Josh Bohannon, born and raised on country music in a small town in Georgia, moved to Los Angeles in pursuit of his musical dreams. Ten years ago, after completing an international USO tour, he followed a country band to Nashville, Tennessee. The band broke up shortly after the move, but he stayed in town and started going to writers’ rounds while rediscovering his love for Nashville songwriting. Weeks later, Bohannon met his musical partner and future wife Noelle. Eventually, the pair decided to team up and become Neon Moon.

In October of 2017, No Depression picked up the debut for their second single, “Smoke”. The official video for “Smoke” was then premiered by influential website PopMatters, and has since amassed over 80K views between YouTube and Facebook.

“Smoke” has a real Nashville songwriter’s quality to it. The lines are precise and descriptive. This is not abstraction; it hits you right between the eyes with the difficulties of a successful relationship. It’s the kind of song that feels comfortable to listen to despite expressing deep, harrowing pain.” –Ear to the Ground

The Alternate Root also added the track as number 3 on a top 10 list just behind country roots-rock power house Turnpike Troubadours.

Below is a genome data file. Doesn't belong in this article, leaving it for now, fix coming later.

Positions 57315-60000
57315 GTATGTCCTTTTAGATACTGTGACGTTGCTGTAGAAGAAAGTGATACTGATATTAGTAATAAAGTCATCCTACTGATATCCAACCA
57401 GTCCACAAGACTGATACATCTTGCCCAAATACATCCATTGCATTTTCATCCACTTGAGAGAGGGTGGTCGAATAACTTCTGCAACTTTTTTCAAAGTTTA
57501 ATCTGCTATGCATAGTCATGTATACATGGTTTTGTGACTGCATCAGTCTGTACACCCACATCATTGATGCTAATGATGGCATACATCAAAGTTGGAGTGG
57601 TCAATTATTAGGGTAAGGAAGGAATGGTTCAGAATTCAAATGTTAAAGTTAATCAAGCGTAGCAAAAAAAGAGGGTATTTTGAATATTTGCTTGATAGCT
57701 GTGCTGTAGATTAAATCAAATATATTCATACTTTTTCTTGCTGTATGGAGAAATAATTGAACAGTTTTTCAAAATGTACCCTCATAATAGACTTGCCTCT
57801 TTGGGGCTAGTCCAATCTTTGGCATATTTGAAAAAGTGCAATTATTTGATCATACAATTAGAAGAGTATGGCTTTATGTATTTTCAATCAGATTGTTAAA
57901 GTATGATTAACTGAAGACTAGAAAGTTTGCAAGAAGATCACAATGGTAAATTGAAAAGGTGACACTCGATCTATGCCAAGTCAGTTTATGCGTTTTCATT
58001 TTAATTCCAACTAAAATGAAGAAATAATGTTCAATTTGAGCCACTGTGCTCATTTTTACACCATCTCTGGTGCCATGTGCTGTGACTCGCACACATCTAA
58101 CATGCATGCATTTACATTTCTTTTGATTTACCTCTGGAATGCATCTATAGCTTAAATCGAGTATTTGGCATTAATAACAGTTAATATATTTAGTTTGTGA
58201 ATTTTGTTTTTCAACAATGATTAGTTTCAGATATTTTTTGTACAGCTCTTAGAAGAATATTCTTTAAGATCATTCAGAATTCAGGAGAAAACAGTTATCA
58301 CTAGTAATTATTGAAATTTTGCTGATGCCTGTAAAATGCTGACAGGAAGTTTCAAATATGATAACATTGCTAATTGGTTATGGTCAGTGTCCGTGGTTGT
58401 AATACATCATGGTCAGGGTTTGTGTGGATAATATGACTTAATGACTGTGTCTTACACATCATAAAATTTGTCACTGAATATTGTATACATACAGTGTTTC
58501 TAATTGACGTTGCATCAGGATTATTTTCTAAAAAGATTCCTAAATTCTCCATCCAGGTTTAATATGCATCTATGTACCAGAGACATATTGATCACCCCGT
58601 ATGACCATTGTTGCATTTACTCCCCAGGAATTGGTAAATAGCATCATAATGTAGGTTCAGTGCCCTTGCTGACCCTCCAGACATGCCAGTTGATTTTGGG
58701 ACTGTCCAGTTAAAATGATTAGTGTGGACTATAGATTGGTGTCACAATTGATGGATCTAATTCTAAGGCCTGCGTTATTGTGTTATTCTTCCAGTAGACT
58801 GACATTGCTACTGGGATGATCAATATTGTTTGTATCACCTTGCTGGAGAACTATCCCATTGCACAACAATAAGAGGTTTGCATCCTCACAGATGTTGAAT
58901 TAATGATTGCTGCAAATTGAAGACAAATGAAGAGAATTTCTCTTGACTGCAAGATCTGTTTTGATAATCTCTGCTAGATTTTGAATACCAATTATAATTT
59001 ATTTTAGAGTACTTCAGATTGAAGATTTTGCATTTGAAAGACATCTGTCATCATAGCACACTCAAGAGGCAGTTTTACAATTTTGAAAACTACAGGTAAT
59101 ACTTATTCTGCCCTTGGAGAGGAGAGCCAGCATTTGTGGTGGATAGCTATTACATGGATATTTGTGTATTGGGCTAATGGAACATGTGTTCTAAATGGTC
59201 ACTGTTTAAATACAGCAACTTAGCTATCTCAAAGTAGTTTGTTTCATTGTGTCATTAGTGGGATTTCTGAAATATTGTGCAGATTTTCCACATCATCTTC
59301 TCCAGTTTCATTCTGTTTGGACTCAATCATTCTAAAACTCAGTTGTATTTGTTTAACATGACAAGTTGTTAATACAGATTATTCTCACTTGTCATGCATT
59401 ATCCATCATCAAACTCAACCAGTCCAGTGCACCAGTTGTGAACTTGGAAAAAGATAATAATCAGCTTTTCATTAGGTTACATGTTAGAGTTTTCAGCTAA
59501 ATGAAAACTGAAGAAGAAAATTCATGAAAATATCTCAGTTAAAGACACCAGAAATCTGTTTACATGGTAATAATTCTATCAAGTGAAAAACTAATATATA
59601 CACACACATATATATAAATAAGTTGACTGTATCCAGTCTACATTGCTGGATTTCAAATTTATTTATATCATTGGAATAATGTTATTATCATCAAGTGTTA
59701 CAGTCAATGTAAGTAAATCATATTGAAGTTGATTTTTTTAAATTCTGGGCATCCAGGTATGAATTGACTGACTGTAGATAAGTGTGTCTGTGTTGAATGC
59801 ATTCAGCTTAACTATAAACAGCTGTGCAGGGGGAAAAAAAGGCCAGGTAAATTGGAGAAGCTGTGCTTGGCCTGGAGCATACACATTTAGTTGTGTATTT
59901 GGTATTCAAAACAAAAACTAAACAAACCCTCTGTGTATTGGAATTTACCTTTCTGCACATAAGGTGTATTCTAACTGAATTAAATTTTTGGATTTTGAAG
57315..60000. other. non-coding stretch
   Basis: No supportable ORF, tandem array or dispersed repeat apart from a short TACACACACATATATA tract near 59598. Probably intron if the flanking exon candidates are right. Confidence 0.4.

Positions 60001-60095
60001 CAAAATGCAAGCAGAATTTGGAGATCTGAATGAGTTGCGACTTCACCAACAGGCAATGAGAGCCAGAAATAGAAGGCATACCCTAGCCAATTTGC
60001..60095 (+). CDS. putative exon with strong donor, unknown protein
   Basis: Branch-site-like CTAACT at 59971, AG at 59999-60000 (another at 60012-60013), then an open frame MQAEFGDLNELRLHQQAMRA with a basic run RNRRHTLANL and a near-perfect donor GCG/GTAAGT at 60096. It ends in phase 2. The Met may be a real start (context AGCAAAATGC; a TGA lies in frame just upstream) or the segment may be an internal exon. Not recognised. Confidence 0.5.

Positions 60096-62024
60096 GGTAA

In just under two years, these two have already logged thousands of miles in touring, capped by successful stops in cities such as New York, Los Angeles, and Chicago.

” You really find out who you are and where you stand when you’re on the road. The crowds don’t lie. If they like it, they’ll let you know. If they don’t, you might not sell enough merch to eat. I believe in our songs and I believe in our ability to win over the room no matter where we go. We’ve done it each and every night so far. I’m excited to see what happens in 2018.” – Josh

These partners in crime (and music) continue to nurture their love of songwriting by making sure to write constantly while preparing for a full length release, and continually posting new raw songs and and videos on their social media and website.

$10.00 - $14.00